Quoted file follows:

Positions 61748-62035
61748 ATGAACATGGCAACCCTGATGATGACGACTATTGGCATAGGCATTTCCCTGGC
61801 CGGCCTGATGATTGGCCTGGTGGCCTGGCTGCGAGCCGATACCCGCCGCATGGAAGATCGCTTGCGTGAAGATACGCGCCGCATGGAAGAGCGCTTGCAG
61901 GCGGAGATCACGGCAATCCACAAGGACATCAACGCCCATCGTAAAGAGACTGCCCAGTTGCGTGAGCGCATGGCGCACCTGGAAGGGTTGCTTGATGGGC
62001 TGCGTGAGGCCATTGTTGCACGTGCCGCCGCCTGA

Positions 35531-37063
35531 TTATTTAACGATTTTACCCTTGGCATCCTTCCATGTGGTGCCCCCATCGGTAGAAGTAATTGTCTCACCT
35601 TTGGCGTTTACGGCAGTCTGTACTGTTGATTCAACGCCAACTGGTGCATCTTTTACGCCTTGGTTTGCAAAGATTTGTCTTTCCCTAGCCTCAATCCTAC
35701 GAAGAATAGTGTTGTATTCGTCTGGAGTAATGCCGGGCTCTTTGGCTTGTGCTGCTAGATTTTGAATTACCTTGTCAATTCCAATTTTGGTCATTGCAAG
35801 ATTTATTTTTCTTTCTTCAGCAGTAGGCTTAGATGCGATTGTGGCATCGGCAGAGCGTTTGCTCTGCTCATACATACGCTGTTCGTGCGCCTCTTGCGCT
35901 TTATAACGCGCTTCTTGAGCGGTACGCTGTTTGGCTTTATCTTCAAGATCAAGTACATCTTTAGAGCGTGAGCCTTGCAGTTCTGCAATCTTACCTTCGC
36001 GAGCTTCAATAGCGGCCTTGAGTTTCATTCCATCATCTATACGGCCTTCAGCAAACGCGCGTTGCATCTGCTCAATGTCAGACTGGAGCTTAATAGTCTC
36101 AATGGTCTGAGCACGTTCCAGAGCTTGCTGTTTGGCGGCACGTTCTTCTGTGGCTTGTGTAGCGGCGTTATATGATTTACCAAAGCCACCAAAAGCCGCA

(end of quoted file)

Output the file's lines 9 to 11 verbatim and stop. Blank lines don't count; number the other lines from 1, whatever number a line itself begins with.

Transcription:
35701 GAAGAATAGTGTTGTATTCGTCTGGAGTAATGCCGGGCTCTTTGGCTTGTGCTGCTAGATTTTGAATTACCTTGTCAATTCCAATTTTGGTCATTGCAAG
35801 ATTTATTTTTCTTTCTTCAGCAGTAGGCTTAGATGCGATTGTGGCATCGGCAGAGCGTTTGCTCTGCTCATACATACGCTGTTCGTGCGCCTCTTGCGCT
35901 TTATAACGCGCTTCTTGAGCGGTACGCTGTTTGGCTTTATCTTCAAGATCAAGTACATCTTTAGAGCGTGAGCCTTGCAGTTCTGCAATCTTACCTTCGC